This opinion piece was written and submitted by Rock Springs resident Madhu Anderson.
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According to Rock Springs city’s current ordinance, chickens are not permitted within the city limits. I noticed the chicken issue discussed in the recent Rock Springs city council meetings. I found out that the same ordinance was discussed in 2013, and the city rejected the proposal to change the ordinance. Hopefully, respected Mayor Kaumo and the city council members will make the right decision for the benefit of the community and will not allow backyard chickens in the city.
Unfortunately, a few people still keep chickens against the city ordinance. It’s a typical example of irresponsible pet ownership as they put their animals at risk of being removed by the city or ordered to be moved somewhere else.
Most people who live in the city know little about chicken care. Most of them get chickens as a hobby expecting cheap eggs and meat with very little or no work. This well-intended, uninformed attitude results in flies, filthy chicken coops, decaying leftover food scraps, dirty water, offensive odor from built-up chicken excrement, sick, neglected, dying, or abandoned birds. In addition, spilled bird feed, grains, seeds, bedding of straw, or wood chips for nesting in the yard attract mice and rats that can quickly spread throughout the neighborhood.
Most of the time, vulnerable chickens can lure more foxes, coyotes, raccoons, and skunks into the area. It also increases the risk of transmittable diseases like Salmonella. According to the CDC (Center Disease Control), Salmonella can cause severe illnesses in humans. As the avian flu is rapidly spreading all over the US, infecting commercial and backyard flocks, bringing chickens into Rock Springs city could be harmful to the community.
Besides public health and public nuisance, backyard chickens will also affect the city’s animal control services. Rock Springs Animal Control has a tight budget with limited staff and is working very hard to find good homes for already abandoned and abused shelter dogs and cats. It’s a tedious job in itself. They are overburdened with stray animals, noise, and other animal-related calls; adding chickens will increase the number of these calls. In addition, enforcing chicken-related licensing laws and regulations will add to their work tasks. I wonder if our taxes will be raised to keep up with the additional workload on animal law enforcement.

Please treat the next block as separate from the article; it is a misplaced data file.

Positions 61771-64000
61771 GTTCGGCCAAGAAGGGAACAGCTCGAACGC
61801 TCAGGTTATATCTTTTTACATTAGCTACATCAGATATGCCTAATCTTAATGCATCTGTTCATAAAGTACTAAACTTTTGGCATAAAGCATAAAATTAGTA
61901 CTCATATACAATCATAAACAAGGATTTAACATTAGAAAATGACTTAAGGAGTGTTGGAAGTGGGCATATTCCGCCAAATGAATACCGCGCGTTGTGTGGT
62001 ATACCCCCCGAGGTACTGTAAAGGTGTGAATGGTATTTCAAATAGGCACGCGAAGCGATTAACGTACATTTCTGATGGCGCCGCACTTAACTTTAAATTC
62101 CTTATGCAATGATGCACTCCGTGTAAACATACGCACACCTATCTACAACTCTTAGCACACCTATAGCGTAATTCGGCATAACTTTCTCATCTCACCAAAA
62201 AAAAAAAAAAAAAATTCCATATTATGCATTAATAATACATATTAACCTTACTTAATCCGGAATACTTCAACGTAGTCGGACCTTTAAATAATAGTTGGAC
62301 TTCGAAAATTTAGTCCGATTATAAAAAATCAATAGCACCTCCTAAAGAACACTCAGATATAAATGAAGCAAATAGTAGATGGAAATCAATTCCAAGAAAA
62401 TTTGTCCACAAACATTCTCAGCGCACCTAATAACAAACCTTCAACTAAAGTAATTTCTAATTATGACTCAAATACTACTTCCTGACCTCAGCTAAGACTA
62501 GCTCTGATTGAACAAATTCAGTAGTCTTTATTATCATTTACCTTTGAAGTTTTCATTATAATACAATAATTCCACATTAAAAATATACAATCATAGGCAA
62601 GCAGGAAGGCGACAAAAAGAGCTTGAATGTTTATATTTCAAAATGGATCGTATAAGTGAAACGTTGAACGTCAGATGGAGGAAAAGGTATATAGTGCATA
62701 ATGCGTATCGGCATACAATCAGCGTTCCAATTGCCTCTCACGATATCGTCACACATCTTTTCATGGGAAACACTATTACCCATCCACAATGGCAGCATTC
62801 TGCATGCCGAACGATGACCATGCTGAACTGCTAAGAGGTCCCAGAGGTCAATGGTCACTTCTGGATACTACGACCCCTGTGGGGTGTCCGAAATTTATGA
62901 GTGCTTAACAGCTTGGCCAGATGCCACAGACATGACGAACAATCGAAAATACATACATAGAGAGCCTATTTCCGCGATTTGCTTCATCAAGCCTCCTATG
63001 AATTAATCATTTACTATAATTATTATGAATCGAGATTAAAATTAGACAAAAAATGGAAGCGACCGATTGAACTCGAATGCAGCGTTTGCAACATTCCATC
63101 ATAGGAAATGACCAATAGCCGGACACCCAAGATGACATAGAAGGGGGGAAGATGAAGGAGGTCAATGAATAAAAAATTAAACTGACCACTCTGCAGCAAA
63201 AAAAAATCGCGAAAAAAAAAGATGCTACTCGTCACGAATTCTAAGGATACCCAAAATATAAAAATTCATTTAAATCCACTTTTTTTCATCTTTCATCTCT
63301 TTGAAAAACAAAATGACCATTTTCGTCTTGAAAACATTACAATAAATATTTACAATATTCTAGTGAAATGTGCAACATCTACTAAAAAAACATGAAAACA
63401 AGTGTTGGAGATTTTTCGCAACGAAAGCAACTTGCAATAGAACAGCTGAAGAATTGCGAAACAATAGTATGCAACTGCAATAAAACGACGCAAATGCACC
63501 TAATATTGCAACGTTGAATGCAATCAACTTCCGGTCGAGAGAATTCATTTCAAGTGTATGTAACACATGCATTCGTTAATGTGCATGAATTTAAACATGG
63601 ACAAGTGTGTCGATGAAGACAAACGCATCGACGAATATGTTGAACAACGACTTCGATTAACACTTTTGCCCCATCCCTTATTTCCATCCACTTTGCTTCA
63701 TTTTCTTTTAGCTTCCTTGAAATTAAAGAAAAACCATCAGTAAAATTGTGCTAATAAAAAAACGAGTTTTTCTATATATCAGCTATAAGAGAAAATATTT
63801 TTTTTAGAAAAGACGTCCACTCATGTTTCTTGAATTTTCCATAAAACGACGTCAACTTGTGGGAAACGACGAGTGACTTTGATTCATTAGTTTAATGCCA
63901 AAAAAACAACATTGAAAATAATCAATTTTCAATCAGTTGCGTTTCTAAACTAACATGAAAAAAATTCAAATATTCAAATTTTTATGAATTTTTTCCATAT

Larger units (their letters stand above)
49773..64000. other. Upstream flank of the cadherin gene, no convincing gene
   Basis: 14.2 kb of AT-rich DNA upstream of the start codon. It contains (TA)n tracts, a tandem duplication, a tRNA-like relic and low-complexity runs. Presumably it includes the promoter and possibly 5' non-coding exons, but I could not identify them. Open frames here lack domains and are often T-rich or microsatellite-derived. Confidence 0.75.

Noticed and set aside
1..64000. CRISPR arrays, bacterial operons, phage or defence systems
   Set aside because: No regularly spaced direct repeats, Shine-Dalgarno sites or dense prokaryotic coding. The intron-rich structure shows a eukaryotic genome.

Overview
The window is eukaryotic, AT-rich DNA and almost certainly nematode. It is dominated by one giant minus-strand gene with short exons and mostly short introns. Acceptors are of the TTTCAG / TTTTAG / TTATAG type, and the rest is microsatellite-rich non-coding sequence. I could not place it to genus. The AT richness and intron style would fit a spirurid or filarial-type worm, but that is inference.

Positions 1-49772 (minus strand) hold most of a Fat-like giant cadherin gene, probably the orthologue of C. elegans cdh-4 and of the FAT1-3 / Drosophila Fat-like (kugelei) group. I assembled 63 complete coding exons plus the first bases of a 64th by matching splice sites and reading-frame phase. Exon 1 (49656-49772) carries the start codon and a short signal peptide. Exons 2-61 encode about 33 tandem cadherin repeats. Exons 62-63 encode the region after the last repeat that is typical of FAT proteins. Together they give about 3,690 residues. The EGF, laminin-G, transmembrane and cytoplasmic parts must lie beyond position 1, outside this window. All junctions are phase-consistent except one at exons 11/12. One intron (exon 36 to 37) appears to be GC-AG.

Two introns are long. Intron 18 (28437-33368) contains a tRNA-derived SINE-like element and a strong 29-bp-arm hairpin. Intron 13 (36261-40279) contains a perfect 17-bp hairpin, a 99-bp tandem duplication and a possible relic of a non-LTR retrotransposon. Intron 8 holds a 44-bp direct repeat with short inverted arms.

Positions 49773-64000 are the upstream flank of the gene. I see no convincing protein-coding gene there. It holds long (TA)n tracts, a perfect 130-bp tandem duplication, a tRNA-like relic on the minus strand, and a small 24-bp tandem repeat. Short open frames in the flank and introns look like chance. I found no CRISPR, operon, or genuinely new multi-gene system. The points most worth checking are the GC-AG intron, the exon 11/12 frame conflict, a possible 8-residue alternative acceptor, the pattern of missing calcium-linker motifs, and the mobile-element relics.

Another crucial key issue of adding chickens to the city is increasing the risk of animal abuse. Chickens are highly social, cheerful, intelligent, and naturally curious animals. They preen and dustbathe to clean their bodies; they are clearly neglected if they look dirty and ridden with mites, flies, and worms. In addition to safe predator-proof housing, nutritional food, and clean water, chickens also require good veterinary care. Chickens can get sick with treatable respiratory illness, bacterial, viral, or fungal diseases, or develop parasites without proper medication.
Unfortunately, some people keep their chickens in harmful unsanitary conditions with very little or no veterinary care to keep the expense low. Basic vet care can be more expensive than the monetary value of the bird. As a result, most birds remain untreated and suffer from diseases. Unfortunately, we don’t have an avian vet who is an expert in bird healthcare in Rock Springs or Green River. I was told by a couple of local vets in both these cities that they rarely have people bringing their backyard chickens for any vet care. These untreated birds in crowded city spaces are more likely to spread diseases among themselves and humans. Anyone who is not willing to provide their chickens veterinary care should not have them.
Another form of animal cruelty occurs when these day-old chicks are shipped in small boxes through postal services from commercial hatcheries all over the country. These newborn chicks are deprived of food and water, often over long periods. As a result, many die due to dehydration or extreme temperatures during transport. In addition, many people receive roosters in their shipments due to sexing errors at the hatcheries; these unwanted roosters face abandonment, abuse, or slaughter by the buyers. This shipment process of day-old chicks is not only cruel to birds but also contradicts the idea that backyard chicken raising is a humane alternative to industrial animal farming.
We can’t compare dogs’ and cats’ welfare with chickens because chickens are not protected by the federal Animal Welfare Act and Humane Slaughter Act, but dogs and cats are. Hence, most violent abuses against backyard chickens go unreported. The main reason why Green River Animal Control hardly receives any calls about animal abuse related to backyard chickens.
Rock Springs residents should call the respected Mayor and the city council members and politely ask them to reject the proposal to permit chickens within Rock Springs city limits as they did in 2013.